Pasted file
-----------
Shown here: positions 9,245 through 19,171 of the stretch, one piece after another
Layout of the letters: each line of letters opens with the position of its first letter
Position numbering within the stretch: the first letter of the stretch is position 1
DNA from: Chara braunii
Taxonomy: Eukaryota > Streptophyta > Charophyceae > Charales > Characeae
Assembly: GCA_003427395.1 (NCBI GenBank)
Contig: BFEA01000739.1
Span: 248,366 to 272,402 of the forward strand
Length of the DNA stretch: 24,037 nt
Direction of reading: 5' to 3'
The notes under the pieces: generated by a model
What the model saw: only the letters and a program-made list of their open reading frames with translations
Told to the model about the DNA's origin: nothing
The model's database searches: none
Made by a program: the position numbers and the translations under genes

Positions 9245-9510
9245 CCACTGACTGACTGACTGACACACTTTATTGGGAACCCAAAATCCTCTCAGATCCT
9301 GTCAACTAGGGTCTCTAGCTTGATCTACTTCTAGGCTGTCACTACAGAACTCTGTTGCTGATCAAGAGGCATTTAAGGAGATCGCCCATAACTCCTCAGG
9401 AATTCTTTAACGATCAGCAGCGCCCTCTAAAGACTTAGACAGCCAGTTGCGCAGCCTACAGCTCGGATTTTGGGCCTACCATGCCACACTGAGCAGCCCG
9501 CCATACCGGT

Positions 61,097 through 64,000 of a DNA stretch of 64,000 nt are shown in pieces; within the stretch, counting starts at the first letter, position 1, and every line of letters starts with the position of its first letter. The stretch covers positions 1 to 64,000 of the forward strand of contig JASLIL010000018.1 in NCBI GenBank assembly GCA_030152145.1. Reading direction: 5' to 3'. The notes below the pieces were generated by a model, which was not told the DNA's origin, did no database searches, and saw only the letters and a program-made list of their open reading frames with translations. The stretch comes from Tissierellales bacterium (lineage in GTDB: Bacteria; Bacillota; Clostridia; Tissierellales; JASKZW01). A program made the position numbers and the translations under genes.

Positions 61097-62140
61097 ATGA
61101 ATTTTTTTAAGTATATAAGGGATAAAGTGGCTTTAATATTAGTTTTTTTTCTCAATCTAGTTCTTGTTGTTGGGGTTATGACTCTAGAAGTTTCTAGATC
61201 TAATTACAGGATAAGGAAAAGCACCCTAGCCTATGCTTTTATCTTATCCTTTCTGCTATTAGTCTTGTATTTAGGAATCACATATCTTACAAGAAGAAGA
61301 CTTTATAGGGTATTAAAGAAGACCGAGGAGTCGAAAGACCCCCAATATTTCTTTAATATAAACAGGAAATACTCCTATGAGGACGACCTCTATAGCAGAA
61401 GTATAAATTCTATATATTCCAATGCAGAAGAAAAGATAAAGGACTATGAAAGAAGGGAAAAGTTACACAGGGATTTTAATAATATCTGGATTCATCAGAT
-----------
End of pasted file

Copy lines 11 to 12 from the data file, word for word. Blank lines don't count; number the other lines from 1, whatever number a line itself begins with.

The notes under the pieces: generated by a model
What the model saw: only the letters and a program-made list of their open reading frames with translations